In order to address the issue of black money, the government banned cash transactions of Rs 2 lakh and above starting April 1, 2017. Any amount over Rs 2 lakh will have to be paid by account payee cheque, bank draft or electronic bank transfer. How should one compute this limit of Rs 2 lakh on cash dealing? Is it a daily limit or monthly limit or annual limit? Is it person specific or transaction specific or event/occasion specific?
Let’s try and find answers to some of these questions:
Case 1: Receiving money from one person in a day against various bills of goods or services
Even if you are receiving money in respect of various bills from the same person, you would fall in the net. Hence, those planning to break the amount receivable from a single person into various bills ensuring that each bill is for less thanRs 2 lakh, in order to avoid the penal implication would fail.
Case 2: Receipt of cash in respect of a single transaction on different dates
Sale of goods or service or asset entailing receipt of cash on various dates shall be clubbed to check the limit of Rs 2 lakh. Hence, those selling a property/good/service for cash, receiving cash in instalments of less than Rs 2 lakh a day, would not go scot free and would be liable to penal implications.
Case 3: The limit of Rs 2 lakh on cash transaction is not restricted to income
One must keep in mind that this limit on cash receipt is not restricted to the receipts of income. Even an amount of loan repayment, reimbursement, gift from a relative, receipt of agricultural income or other tax exempt receipts are within the purview of this provision. Those receiving cash beyond the prescribed limit in respect of any transaction, would be liable to penal actions. Keeping in mind the genuine cases, the government has provided for certain exceptions.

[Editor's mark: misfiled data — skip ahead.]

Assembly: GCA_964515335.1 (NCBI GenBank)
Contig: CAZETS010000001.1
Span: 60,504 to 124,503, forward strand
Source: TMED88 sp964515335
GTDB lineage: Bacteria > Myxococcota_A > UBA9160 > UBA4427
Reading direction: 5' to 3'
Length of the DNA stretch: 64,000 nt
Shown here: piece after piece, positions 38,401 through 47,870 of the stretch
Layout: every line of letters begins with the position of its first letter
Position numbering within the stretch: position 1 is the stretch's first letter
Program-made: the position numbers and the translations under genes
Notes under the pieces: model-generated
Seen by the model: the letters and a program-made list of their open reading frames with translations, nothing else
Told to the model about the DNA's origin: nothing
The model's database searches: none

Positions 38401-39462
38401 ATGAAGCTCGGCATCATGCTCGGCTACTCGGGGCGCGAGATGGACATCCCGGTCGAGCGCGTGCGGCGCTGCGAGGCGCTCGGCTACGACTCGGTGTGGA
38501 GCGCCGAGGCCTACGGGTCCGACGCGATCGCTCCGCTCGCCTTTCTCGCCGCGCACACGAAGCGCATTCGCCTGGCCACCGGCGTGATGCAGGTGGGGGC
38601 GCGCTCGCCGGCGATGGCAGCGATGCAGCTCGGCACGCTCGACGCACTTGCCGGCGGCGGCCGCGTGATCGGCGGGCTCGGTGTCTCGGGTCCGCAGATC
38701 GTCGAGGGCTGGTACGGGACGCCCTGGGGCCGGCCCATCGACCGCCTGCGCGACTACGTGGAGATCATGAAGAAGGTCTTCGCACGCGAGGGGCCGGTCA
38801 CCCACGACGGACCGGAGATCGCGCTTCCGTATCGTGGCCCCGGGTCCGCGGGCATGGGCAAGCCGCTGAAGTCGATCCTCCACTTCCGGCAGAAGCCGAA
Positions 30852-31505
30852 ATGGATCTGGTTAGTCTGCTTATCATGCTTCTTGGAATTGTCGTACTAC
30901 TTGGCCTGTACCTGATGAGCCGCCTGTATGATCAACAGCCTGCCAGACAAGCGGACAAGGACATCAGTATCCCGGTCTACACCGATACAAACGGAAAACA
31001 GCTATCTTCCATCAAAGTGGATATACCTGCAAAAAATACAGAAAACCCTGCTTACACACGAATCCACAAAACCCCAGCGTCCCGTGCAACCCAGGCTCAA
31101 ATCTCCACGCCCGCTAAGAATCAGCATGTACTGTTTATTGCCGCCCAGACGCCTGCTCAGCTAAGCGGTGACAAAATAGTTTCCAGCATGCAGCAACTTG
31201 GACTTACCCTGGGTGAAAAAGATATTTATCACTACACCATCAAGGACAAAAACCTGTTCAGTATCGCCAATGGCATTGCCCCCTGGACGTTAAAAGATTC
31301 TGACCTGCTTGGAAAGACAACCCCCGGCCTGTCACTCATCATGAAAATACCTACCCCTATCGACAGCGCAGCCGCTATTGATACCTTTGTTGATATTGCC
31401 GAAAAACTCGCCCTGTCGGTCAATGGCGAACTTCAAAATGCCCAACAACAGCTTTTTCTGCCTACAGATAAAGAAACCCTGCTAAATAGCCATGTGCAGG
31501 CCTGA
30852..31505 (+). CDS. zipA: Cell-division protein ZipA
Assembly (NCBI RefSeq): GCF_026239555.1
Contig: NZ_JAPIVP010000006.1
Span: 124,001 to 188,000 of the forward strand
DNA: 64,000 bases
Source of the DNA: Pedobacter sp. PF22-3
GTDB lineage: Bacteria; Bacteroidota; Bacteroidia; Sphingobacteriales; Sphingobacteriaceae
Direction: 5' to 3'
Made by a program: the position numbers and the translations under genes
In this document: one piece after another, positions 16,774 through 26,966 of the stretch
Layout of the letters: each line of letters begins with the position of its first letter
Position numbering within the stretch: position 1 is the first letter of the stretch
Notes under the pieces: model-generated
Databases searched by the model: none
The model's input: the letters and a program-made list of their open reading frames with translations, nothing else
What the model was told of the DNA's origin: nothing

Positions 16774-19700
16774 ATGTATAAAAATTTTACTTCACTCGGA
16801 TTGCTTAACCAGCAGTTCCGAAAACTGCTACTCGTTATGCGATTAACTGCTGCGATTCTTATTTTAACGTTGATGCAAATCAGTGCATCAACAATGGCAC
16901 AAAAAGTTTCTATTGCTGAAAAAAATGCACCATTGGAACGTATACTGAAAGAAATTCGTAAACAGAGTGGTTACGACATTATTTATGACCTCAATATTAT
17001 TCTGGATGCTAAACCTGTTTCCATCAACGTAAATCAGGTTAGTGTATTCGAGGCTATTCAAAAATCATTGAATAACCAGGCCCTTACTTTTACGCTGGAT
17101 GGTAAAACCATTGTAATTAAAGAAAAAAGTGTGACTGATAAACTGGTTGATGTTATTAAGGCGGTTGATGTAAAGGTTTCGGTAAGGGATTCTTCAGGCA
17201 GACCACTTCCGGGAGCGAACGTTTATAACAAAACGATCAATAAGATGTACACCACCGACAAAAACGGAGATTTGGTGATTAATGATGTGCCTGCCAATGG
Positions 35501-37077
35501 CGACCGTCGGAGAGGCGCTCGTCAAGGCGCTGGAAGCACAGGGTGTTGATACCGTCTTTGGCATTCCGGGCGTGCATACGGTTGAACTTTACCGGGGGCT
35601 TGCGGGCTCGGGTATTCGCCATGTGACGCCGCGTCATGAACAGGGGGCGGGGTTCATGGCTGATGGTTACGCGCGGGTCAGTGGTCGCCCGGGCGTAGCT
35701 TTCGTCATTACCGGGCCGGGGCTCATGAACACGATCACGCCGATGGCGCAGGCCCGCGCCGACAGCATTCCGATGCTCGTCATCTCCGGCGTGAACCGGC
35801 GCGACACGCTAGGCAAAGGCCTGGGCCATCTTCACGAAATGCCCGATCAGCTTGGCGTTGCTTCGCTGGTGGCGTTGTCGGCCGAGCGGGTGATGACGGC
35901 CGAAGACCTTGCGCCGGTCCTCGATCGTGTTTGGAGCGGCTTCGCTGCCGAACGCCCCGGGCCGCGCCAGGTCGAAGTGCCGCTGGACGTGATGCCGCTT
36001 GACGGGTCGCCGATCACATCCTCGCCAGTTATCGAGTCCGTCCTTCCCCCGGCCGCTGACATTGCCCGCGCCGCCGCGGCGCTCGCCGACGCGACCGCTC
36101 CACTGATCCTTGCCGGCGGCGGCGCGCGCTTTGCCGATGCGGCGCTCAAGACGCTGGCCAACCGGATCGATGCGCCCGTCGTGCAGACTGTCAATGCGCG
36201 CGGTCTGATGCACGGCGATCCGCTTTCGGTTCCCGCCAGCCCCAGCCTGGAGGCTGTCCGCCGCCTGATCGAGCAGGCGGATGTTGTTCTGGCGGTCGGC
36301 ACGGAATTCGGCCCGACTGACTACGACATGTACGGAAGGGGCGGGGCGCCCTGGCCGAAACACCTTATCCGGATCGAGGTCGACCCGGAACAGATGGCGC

Case 1: Relief for those receiving cash in respect of one event or occasion from various persons, since the limit of cash is in respect of one occasion / event from one person.
Hence, receiving cash from various relatives on the occasion of marriage would remain out of the purview of these penal provisions. Even an event organiser receiving the money in cash from various persons for one event, would not be liable to shell out the penalty.
Case 2: Cash deposits and withdrawals from one’s own bank remain out of the purview of these penal provisions. Hence some respite for traders dealing in cash owing to the structure of the Indian economy.
Case 3: The restriction is not applicable to any receipt by government, banking company, post office savings bank or co-operative bank.
Some subjectivity still stays
One question that still remains unanswered is whether a transaction of rendering services at various instances to the same person be considered as a single transaction. Such questions would stand answered only on consideration of facts and circumstances of each case, and we hope that this doesn’t mean harassment to genuine taxpayers.
The author is executive director, Nangia & Co. LLP